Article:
1 2 3 4 5< Previous Next >View as One Page

Around The Web

Be respectful of our online community and contribute to an engaging conversation. We reserve the right to ban impersonators and remove comments that contain personal attacks, threats, or profanity, or are flat-out offensive. By posting here, you are permitting Philadelphia magazine and Metro Corp. to edit and republish your comment in all media.

  • baba booey


  • Robert Higgins

    This girl is everything that is wrong and bad about Philadelphia. First, she isn’t that pretty. She needs her teeth shaved down and her hair style that she walks around town with on a normal basis looks like the girl who works at the local Jersey diner HAHAHAHAHAHAHA. Funny about the one poster on this, but she has baba booey teeth. In fact, my friends are going to start calling her Baba Booey. Just another way to make fun of this girl who really does nothing and means nothing. It’s sad that Philly Mag has shrunk so low that they feel that this girl is worthy of an article inside of their magazine.The fact that the writer is making fun of her and her Mom, this girl is too dumb to see that. She’s the female Arthur Kade. Another low-life loser. If Philly Mag wants to do an actual newsworthy article about pseudo philly wanna-be celebs, you should find out how Arthur Kade actually has any money (or makes any money). While HugeE Dillon is a really nice guy in real life, he doesn’t get or understand that people are using him, as he’s probably using them too. Wasn’t it a few years ago that Sabrina Tamborino was the Philly “it” girl. . At least Sabrina is actually cool . Maria from what I’ve been told by multiple people was a really fat girl for the longest time and then dropped some weight and now considers herself pretty. I’m sure her husband, errr, I mean ex-husband (of 6 months) has some interesting stories. Philly Mag, you should tell your writer to dig deeper for the better story. How happy can her Mommy be of her to have a $300,000 wedding to have her daughter end the marriage 6 months later. My father would KILL me. But of course, the wedding wasn’t about them, it was about the “look at me” that her mommy installed. The writer did a good job of showing that and does make that clear.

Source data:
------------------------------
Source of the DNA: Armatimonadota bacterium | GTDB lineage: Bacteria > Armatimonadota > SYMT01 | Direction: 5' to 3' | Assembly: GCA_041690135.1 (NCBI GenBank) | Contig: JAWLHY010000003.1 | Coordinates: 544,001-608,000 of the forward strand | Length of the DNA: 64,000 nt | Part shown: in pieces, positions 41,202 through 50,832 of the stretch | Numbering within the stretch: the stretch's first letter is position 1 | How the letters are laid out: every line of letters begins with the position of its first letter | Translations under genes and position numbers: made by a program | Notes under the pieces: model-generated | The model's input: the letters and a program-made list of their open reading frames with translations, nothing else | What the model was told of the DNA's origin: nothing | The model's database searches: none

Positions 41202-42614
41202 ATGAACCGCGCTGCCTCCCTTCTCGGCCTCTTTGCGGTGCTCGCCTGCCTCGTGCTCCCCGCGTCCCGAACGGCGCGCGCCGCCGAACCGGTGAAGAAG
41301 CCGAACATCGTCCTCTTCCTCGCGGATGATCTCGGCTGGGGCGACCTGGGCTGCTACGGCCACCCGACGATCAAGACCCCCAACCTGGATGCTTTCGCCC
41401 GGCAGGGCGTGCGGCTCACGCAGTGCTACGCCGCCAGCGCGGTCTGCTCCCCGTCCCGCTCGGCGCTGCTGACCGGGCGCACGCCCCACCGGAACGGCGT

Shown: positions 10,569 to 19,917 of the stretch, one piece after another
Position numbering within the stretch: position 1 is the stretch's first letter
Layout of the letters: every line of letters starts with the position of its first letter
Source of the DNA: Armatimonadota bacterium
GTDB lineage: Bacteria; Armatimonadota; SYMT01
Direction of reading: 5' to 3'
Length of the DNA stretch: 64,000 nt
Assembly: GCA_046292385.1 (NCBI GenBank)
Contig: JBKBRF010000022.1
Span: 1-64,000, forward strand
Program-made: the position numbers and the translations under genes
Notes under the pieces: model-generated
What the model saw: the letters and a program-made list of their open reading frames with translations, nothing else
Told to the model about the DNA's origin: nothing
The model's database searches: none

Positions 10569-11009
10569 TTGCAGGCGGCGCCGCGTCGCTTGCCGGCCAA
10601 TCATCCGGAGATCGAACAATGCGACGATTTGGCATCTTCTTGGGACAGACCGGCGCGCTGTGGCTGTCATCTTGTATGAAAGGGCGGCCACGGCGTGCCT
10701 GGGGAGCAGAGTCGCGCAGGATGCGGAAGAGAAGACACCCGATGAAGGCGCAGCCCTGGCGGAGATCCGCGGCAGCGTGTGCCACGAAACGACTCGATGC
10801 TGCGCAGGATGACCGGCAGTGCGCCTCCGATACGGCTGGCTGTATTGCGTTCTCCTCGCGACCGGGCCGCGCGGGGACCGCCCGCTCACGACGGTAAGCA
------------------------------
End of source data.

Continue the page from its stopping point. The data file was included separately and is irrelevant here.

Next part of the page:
The world of Philadelphia doesn’t need Maria. The world of Philadelphia doesn’t want Maria. I’m sure if HugeE told Maria, “look hon, I’ve been paid $50K to not mention your name in any press or take a pic of you for 1 year” she’d drop him like a hot potato. Basically, fake friends. Self-promotion at it’s finest. Maria, take Webster and the whole Papakapolis family back to Drexel and please don’t think that you are newsworthly. You are a joke in Philadelphia. All the real power players and real people who have real meaning in this town know it. They either don’t even know who you are, talk behind your back, or they quickly shuffle away from you when you walk by. HugeE and Philly Mag, at least have a hot-ass chick like that Christina Honickman as the Philly “it” girl. At least, she’s hot to look at.

  • Amy

    I graduated Drexel with Maria. The way she was treated was insane. She had 5 majors, an entire floor of a dorm hall to herself and every teacher was scared to death of her. During graduation they stopped the whole ceremony just so she could walk on stage and get her diploma from her dad. No one liked her and she was very heavy. She is hardly an it girl….I agree there are better candidates out there.

  • Eileen Siways

    Philly Mag, you must really need readership and your desperation is showing. September’s issue featured ‘The Dead Girl in The Bathtub” and now in this issue you are trying to hype up pseudo Philly celebrities that are non-existent. Why don’t you act like a top tier magazine and start producing more substantive stories rather than this crap.

  • Chuck

    HughE Dillion a “Society Photographer”? Oh, Please.

  • kg

    I only read 3 lines of this article and it was a waste of my time. The fact that someone got paid to write this is shocking- or not. It’s phillymag, it’s not supposed to be good, and I have to remember that.

  • MB